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Feb 23, 2007 08:40 AM

Can I brine without kosher salt?

I'm going to brine 4 cornish hens today. The recipe calls for 6 tablespoons of kosher salt. Can I use regular table salt or do I need to go out and buy kosher? I'm feeling lazy. Thanks!

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  1. Yes, you can but if the recipe says 6T of kosher, use 4T of table salt.

    But that doesn't seem like nearly enough salt for 4 cgh's .... How much water is called for?

    1. The brine is supposed to be 2 quarts water, 6T kosher salt, 4T black peppercorns, 8 sprigs of thyme, 12 cloves garlic and 2 T sugar. I've never tried it before, as I guess you can tell. Now that you mention it, I'm not sure 2 quarts of water is enough, either. Hmmm.

      1 Reply
      1. re: Glencora

        Thta recipe is good actually. It's 1/2 cup of kosher salt to 1/2 gallon water. The standard brine ratio is 1 cup kosher salt to 1 gallon water. You might need more brine though -- just double it.

        Don't cut the salt in half, if using table. The generally accepted ratio is 1 1/2 cups kosher = 1 cup table.

        It doesn't matter one bit if you use kosher or table salt. They are both 99.99% sodium chloride. Kosher salt doesn't make brine any better, but some people claim it's easier to dissolve.

        More brine info here:

      2. Yeah,that is kind of like a salty puddle. What if you put it all in a big ziplock?? I still think you might need to double it, although I have always been unsure if it will make it more salty if the ratio to salt:water is the same.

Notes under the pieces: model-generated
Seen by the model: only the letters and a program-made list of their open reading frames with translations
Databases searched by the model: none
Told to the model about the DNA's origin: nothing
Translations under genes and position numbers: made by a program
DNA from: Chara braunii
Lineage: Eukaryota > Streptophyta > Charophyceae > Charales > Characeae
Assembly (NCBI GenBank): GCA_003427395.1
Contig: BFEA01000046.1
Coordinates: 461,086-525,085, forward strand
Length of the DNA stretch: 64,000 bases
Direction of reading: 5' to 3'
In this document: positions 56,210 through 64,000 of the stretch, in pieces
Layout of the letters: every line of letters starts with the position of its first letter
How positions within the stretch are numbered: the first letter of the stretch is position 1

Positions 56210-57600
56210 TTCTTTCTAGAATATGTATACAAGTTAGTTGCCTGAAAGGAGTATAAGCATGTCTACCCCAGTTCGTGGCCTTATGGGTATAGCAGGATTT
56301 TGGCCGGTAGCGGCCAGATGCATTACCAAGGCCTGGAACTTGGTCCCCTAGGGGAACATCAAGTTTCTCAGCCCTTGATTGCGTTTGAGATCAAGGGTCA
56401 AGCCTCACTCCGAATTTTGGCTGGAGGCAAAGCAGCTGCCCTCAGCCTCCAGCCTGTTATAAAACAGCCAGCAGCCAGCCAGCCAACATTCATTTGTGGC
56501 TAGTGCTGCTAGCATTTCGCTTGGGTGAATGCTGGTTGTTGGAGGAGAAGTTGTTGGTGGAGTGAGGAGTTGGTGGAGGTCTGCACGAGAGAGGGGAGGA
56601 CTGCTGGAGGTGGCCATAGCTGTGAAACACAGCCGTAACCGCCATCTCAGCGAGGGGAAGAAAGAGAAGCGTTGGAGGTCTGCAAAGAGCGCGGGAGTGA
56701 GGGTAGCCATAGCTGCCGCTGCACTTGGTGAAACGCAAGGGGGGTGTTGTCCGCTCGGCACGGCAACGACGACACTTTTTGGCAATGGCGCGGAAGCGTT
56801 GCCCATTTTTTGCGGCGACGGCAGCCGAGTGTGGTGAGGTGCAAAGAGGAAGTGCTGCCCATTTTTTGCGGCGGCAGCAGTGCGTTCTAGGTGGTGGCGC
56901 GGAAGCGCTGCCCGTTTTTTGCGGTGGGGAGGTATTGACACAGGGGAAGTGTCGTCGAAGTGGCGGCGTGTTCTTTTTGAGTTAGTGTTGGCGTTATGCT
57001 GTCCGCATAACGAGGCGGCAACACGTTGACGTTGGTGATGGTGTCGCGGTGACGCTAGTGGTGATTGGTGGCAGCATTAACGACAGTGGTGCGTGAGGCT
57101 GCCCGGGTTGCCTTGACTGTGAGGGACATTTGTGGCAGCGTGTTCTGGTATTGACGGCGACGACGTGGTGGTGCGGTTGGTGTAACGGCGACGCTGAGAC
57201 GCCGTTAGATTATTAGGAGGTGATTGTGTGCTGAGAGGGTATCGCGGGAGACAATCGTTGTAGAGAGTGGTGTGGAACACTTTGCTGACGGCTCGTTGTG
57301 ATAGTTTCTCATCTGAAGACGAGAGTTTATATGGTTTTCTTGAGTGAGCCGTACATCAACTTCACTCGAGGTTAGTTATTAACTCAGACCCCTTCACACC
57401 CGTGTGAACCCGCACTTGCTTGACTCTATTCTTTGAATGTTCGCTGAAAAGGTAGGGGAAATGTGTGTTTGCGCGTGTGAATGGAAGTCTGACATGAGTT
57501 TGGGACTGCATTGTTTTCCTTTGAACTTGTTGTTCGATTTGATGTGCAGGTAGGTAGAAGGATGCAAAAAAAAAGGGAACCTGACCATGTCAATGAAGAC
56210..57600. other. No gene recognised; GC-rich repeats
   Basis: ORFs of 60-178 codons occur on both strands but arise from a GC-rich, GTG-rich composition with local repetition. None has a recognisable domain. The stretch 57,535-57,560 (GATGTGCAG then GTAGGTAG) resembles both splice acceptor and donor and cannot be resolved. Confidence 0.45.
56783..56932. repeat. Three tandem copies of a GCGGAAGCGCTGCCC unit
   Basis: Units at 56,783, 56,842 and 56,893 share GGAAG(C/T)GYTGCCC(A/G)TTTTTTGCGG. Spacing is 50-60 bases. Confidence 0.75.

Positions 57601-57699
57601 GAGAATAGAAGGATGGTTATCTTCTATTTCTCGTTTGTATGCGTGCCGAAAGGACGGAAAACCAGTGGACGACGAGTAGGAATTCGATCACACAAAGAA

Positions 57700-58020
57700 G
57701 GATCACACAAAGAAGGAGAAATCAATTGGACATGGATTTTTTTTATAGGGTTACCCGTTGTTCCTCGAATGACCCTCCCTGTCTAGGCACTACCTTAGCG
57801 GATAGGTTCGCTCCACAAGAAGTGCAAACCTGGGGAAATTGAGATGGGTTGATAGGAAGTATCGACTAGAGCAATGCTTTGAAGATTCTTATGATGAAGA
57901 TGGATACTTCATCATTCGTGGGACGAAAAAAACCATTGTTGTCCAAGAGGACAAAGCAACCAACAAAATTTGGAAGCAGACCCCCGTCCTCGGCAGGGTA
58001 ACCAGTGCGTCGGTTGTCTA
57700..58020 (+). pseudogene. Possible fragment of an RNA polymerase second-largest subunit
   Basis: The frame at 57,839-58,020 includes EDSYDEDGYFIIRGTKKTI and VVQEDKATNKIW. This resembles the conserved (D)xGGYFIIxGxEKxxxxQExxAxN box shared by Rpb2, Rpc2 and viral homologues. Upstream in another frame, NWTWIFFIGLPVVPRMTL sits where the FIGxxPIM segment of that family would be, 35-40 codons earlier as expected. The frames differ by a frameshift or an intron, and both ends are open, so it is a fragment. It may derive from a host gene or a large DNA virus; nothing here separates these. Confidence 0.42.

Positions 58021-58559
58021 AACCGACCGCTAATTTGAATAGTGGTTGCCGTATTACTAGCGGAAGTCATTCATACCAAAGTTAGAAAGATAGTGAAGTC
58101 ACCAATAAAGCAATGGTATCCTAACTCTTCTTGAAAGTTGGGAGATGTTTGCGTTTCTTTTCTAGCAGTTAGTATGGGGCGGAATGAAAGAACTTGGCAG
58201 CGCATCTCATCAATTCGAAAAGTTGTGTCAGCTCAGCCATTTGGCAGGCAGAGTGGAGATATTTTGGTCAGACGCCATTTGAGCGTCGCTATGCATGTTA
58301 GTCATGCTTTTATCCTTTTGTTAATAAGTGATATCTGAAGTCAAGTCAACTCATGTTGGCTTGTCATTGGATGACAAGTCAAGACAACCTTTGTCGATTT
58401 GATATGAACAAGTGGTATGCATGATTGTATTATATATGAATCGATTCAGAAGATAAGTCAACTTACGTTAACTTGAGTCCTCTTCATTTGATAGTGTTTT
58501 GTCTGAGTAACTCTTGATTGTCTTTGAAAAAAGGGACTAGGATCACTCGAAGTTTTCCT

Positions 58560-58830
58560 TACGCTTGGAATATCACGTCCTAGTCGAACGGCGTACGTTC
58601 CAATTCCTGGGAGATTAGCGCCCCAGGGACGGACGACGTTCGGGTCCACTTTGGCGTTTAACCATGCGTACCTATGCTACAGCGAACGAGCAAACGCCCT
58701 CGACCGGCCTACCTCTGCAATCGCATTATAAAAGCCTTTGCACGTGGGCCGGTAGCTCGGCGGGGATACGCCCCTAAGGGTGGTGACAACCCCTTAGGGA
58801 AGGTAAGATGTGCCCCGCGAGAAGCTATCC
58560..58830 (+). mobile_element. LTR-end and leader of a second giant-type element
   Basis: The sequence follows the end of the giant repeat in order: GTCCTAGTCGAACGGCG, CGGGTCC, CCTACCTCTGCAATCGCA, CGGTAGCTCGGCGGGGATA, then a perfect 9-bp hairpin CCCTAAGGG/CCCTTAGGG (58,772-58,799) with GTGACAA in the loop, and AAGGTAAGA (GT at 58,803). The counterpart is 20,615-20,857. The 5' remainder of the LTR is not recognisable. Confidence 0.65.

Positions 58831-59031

1. use half the amount of table salt than you would kosher. but kosher really is better, especially Diamond kosher. I would double or triple the recipe, it doesn't sound like enough brine.

          1. Here are two good resources for describing the differences among salts, and why kosher salt works "better" for brining.



            And remember to read the nutritional label on your salt. Most salt contains anti-caking agents. Salt that contains iodine (for nutritional purposes) may impart a bitter taste to baked goods and other cooked foods.

            3 Replies
            1. re: Non Cognomina

              I agree, that is why I recommend Diamond Kosher, which does not contain anything but salt.

              1. re: Non Cognomina

                Sorry but neither of those links provides any evidence that kosher salt is "better" for brining. Kosher salt crystals absorbs more water? Why does that make it better?

                The scant amount of anticaking agent and/or iodine contained in table salt will be inperceptable in a brine that also contains flavoring agents, as the OP's does.

                The only meaningful difference is in the crystal size, meaning that you need less table salt if the recipe calls for kosher.

                JK Grence (below) provides the correct proportions.

                Although I only use kosher salt, if you don't have any, that's fine. I sure hope Glencora didn't run out and buy some only for the brine recipe.

                1. re: C. Hamster

                  The main reason to reach for kosher salt is that it's easier to dissolve it.